In a diagnostic workup for assessing neurological problems that could indicate a paraneoplastic syndrome, your doctor is trying to answer the following questions:
- What neurological problems are present?
- Is there evidence of cancer underlying these problems?
- What other condition might be causing the problems?
Your doctor or a neurologist will conduct a general physical, as well as a neurological exam. He or she will ask you questions and conduct simple tests in the office to judge:
- Muscle strength
- Muscle tone
- Sense of touch
- Vision and hearing
- Mental status
Laboratory tests will likely include:
- Blood tests. You may have blood drawn for a number of laboratory tests, including tests to identify antibodies commonly associated with paraneoplastic syndromes. Other tests may attempt to identify an infection, a hormone disorder or a disorder in processing nutrients (metabolic disorder) that could be causing your symptoms.
Spinal tap (lumbar puncture). You may be given a lumbar puncture to obtain a sample of cerebrospinal fluid (CSF) — the fluid that cushions your brain and spinal cord. A neurologist or specially trained nurse inserts a needle into your lower spine to remove a small amount of CSF for laboratory analysis.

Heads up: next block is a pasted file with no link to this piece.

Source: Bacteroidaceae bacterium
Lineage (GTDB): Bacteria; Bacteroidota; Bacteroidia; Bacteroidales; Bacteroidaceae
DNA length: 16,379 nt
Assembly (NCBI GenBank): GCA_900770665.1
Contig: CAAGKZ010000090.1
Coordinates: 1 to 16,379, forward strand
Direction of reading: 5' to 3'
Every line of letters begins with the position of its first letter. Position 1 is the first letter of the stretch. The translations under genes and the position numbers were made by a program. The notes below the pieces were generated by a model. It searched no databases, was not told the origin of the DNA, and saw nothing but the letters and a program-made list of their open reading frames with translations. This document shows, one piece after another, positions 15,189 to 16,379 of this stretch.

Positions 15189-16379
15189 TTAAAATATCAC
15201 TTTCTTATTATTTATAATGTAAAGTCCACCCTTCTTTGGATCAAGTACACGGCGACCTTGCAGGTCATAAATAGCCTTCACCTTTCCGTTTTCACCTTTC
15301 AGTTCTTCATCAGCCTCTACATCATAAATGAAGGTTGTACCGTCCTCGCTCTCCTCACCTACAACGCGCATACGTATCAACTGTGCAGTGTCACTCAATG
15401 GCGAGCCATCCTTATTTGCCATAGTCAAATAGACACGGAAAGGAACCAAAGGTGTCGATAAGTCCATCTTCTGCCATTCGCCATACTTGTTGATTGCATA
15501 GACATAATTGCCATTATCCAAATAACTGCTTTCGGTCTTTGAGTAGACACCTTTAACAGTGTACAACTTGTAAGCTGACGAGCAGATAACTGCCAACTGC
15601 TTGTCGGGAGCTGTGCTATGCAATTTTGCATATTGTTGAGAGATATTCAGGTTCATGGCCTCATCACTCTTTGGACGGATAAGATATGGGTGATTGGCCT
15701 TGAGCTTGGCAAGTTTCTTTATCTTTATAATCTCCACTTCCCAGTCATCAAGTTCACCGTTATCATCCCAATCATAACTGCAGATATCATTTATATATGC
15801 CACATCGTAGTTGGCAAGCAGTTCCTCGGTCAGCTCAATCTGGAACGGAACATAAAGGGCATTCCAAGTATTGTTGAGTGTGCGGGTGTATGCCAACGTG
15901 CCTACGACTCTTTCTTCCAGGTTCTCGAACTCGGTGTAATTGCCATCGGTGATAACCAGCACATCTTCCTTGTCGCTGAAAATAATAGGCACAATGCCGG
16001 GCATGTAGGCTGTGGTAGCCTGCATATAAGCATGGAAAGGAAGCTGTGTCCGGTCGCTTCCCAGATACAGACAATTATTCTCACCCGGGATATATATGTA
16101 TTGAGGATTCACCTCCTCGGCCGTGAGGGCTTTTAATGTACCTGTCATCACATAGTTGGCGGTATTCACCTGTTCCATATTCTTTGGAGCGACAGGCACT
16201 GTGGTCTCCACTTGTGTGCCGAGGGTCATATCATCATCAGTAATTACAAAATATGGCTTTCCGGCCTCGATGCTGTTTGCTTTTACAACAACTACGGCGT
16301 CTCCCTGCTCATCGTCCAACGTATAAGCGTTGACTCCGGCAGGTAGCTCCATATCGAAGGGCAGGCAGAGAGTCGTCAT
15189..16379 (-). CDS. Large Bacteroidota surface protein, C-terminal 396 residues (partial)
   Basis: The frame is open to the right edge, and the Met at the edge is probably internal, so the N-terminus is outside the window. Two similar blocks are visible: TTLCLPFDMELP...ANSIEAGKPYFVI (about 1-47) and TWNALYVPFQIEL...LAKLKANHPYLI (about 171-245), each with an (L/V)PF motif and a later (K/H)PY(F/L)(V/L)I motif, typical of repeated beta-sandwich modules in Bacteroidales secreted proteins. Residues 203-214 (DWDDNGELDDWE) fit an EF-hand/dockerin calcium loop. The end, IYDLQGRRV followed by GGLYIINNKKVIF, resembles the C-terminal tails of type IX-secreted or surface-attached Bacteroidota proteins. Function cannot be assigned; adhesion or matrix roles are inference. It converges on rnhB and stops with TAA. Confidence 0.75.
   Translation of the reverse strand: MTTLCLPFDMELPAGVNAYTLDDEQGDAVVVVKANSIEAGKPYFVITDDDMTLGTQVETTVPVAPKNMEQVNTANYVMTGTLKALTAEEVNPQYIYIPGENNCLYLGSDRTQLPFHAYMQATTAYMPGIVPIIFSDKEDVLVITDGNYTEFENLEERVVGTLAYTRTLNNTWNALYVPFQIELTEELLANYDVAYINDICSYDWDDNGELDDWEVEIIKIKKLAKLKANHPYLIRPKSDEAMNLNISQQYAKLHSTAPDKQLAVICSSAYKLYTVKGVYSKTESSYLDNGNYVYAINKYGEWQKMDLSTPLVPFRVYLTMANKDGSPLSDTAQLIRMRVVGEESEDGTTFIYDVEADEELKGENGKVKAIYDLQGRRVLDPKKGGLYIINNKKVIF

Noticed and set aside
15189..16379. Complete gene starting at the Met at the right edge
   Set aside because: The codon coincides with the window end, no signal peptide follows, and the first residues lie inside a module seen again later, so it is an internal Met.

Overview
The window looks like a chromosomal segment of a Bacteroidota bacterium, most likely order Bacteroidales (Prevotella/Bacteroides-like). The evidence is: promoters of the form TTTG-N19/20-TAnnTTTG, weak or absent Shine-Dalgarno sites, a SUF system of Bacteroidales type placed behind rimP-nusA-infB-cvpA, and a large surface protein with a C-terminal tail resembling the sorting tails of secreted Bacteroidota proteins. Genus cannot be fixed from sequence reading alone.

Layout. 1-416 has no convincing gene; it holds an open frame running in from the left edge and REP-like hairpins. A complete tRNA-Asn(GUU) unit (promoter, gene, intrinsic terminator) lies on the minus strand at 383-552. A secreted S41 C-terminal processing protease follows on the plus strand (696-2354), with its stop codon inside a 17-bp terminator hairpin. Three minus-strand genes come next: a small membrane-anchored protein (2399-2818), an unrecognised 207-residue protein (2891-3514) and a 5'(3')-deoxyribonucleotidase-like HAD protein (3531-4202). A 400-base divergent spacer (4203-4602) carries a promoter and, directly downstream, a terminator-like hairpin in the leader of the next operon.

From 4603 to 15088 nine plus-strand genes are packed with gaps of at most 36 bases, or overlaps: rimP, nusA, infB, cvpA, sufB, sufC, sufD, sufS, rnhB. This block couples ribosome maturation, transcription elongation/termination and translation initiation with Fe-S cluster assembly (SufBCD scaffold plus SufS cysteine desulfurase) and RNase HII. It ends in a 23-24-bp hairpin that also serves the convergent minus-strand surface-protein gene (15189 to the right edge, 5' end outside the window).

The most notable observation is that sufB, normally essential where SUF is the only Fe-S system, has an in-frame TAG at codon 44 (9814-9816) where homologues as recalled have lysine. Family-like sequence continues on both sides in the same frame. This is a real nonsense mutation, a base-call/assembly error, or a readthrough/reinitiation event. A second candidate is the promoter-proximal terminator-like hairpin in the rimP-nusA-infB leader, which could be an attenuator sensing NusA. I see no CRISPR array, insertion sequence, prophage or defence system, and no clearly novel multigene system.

Sometimes, paraneoplastic antibodies may be found in CSF fluid when they can't be seen in your blood. If these antibodies are found in both your CSF and your blood, it provides strong evidence that your nervous system symptoms are caused by a specific form of activation of the immune system.
Imaging tests are used to find a tumor that may be the underlying problem or to identify other factors causing your neurological symptoms. One or more of the following tests may be used:
- Computerized tomography (CT) is a specialized X-ray technology that produces thin, cross-sectional images of tissues.
- Magnetic resonance imaging (MRI) uses a magnetic field and radio waves to create detailed cross-sectional or 3-D images of your body's tissue.
- Positron emission tomography (PET) uses radioactive compounds injected into your bloodstream to produce cross-sectional or 3-D images of the body. They can be used to identify tumors, measure metabolism in tissues, show blood flow and locate brain abnormalities related to seizures.
- PET-CT, a combination of PET and CT, may increase the detection rate of small cancers, common in people who have paraneoplastic neurological disorders.
If no malignant tumor is located or no other cause identified, the problem may still be related to a tumor that is too small to find. The tumor may be causing a powerful response from the immune system that is keeping it very small. You'll likely have follow-up imaging tests every three to six months until a cause for the neurological disorder is identified.
Apr. 30, 2014
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